Perhaps you’re reading this article because you have trouble understanding your pricing structure. Or you feel like you have run out of time to onboard or even take on new clients. Maybe you are working a lot but not believing you are generating enough revenue. You could feel overwhelmed with a massive list of things to do that don’t seem to be impacting your bottom line. You are witnessing others in the industry appearing to do exceptionally well, meanwhile you have inconsistent months, unsure where your clients are coming from and are even nervous to raise your pricing because you worry about losing the clients you do have, ultimately capping your income potential.
If any of these situations are true for you, first please understand that you are not alone. These are actually quite common growing pain points for most, if not all, entrepreneurs. Second, this article is written for you.
There are three modes you as a business owner can engage in to make money. The first mode is to get more clients. The more clients you get the more income you can earn. However, at some point you can run out of time to take on more clients.
Thus, you enter into the second mode which is to get better clients. Having better clients just means clients who are willing to invest more. The idea of raising your rates conjures up the fear that you will lose some clients. But what if that was not a bad thing?
For example, let’s assume you charge $50/hour and have 20 clients. That nets you $1,000. If you raised your rates to $60, assume you lost 3 clients. Now you have 17 clients at $60/hour. You are still making more at $1020 while working less. If you raised your rates to $70 and assuming you lost a quarter of your clientele, you would still be making more while working 25% less time!
Remember, you are not just selling your experience. You are selling the outcome, result and transformation that you provide to your clients.
In addition, when you charge more, you actually command more of an investment from your clients beyond financial. They tend to invest energetically and emotionally in proportion to their monetary investment.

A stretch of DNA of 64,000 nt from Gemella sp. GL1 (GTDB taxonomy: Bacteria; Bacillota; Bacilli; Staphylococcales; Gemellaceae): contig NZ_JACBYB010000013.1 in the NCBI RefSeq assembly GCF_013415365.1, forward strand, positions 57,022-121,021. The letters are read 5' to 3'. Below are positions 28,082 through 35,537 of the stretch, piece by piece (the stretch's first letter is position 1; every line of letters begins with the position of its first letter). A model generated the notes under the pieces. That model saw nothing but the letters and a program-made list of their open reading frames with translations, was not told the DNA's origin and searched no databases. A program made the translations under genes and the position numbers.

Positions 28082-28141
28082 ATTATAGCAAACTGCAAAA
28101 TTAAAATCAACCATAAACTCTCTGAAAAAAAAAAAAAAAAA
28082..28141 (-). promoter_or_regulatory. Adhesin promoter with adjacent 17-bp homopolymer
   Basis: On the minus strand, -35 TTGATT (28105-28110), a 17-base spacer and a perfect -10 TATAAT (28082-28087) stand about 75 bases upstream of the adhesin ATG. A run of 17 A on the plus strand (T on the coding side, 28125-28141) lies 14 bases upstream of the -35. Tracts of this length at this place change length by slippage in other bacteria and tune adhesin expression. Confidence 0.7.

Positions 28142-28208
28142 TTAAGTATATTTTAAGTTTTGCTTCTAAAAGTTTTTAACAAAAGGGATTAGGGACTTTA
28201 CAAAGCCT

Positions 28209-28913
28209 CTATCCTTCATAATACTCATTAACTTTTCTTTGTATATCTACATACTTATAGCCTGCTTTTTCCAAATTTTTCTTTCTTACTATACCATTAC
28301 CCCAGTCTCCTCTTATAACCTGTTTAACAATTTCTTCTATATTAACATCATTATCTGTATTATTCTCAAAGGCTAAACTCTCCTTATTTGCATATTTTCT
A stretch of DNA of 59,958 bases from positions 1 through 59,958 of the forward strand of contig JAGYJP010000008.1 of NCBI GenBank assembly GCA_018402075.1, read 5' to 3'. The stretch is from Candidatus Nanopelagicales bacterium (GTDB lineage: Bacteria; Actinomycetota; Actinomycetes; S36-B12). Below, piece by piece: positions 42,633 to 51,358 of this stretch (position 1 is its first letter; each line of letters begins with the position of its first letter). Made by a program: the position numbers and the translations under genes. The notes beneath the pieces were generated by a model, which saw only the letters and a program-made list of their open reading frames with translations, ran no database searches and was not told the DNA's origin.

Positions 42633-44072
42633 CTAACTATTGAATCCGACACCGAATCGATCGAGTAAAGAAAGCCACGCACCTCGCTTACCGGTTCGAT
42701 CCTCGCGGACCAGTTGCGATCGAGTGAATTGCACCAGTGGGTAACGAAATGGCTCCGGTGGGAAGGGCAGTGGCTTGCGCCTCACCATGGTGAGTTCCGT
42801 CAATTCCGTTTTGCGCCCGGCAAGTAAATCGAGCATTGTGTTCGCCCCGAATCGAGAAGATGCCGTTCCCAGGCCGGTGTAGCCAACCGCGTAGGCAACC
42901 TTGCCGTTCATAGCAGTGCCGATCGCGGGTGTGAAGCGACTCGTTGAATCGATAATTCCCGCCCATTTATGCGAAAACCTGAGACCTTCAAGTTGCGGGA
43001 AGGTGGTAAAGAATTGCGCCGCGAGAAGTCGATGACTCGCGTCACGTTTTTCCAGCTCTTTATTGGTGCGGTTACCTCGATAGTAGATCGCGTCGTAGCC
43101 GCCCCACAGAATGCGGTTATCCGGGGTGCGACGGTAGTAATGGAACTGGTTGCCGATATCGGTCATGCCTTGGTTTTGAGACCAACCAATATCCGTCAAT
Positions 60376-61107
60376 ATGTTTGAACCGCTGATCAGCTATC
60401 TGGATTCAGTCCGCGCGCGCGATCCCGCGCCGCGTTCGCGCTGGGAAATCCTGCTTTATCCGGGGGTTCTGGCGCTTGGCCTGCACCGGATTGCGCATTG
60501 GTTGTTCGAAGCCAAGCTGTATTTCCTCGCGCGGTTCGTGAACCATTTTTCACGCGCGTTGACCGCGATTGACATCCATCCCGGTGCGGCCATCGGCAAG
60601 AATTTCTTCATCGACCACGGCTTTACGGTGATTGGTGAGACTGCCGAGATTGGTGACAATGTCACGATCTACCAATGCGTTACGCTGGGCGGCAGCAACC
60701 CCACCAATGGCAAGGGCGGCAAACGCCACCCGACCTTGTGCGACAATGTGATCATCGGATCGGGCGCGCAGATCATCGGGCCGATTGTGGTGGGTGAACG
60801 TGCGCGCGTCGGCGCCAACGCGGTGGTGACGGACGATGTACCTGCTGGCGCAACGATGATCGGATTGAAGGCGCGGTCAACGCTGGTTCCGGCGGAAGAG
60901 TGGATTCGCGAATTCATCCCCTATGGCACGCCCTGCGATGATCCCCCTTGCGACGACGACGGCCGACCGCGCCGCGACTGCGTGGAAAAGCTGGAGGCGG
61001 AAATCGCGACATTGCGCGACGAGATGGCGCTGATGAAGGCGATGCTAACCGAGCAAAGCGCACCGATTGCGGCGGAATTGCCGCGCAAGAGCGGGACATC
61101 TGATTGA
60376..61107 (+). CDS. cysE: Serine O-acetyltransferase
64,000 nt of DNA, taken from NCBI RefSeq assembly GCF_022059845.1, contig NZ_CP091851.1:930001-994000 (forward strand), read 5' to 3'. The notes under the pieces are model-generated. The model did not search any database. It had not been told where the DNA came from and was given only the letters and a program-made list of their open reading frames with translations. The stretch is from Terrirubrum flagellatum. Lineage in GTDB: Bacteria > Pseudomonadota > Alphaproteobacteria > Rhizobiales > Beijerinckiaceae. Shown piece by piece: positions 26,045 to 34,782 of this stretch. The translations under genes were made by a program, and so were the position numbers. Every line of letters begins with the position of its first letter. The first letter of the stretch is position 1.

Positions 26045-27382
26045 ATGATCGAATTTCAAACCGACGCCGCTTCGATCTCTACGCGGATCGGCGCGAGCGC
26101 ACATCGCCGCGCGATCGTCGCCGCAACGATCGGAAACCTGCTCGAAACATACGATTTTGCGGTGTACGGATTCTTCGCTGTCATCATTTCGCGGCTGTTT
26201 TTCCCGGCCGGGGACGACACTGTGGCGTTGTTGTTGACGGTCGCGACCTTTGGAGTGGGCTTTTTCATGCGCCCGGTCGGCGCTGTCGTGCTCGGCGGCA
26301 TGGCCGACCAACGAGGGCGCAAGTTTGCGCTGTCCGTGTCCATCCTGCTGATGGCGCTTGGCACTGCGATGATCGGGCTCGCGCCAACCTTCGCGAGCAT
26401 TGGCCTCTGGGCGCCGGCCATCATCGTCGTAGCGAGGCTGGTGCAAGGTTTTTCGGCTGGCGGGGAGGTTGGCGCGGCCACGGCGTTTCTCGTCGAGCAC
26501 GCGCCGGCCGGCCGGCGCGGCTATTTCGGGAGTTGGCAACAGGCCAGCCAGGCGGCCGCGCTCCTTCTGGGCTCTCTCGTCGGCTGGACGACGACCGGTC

The third mode for entrepreneurs is to create additional revenue streams that do not have a direct relationship to time.
This can include, but is not limited to, low-ticket sales, high-ticket sales, partnerships and special bundle sales. This is not about spending all of your time creating new products and services, it is about looking for opportunities to increase your revenue margins by making a few key additions to your portfolio of offerings.
For example, I had written an e-book that I sold for $30. After I sold a few hundred units, I created an affiliate program where others could make 50% if they sold any books through their URL. That alone generated hundreds of new sales that I would not have made otherwise. I then wrote a second e-book and bundled it with the first for a packaged sale of $40 and sold even more. Years later, I turned the e-book into a digital course at $30/month in perpetuity. That is how I took a $30 and turned it into a six-figure business.
Another example, in 2015 I created the FITposium conference and sold 55 passes at $69 each. The following year we tripled the attendance while increasing the rates to $100-to-$150 and added in paid sponsorships. In 2017 we added in another tier of passes and increased pricing of the general admission passes. That same year we started doing branded merchandise sales. In 2018 we increased the price again, added in even more sponsors with an expo, included book sales and opened up sales for an exclusive mastermind. In 2019 we grew the attendance yet again in addition to selling our monthly membership and mastermind from stage. This is one single idea that led to a bevy of revenue sources.
I share these two examples with you to get your creative brain in gear to think about ways to diversify your income streams.
This could look like you adding a low-ticket sale to your core offering. Something like a course, challenge, book, webinar, guide or the like. Something with high value but a low investment. The goal is not necessarily to make a significant amount of revenue from this one item, but to use this item as a stepping stone for those who are not yet ready to invest in your core offer.
You could bookend this with a high-ticket offer (something north of a $2,500 investment) for clientele that are willing to invest in the most exclusive access or the most transformative experiences.
Another option to explore is a recurring revenue model such as a monthly membership so you can create predictable income on a regular basis.
The point is that additional revenue is closer than you think through slight additions or remixes to your portfolio of offerings.
James Patrick is an award-winning photographer with more than 600 published magazine covers, entrepreneur coach, podcast host and best-selling author of Fit Business Guide: The Workout Plan for Your Brand and Fit Business Online: Establish, Market and Profit from Your Brand in the Fitness Industry. His work can be seen at JamesPatrick.com/Coaching or on Instagram @JPatrickPhoto.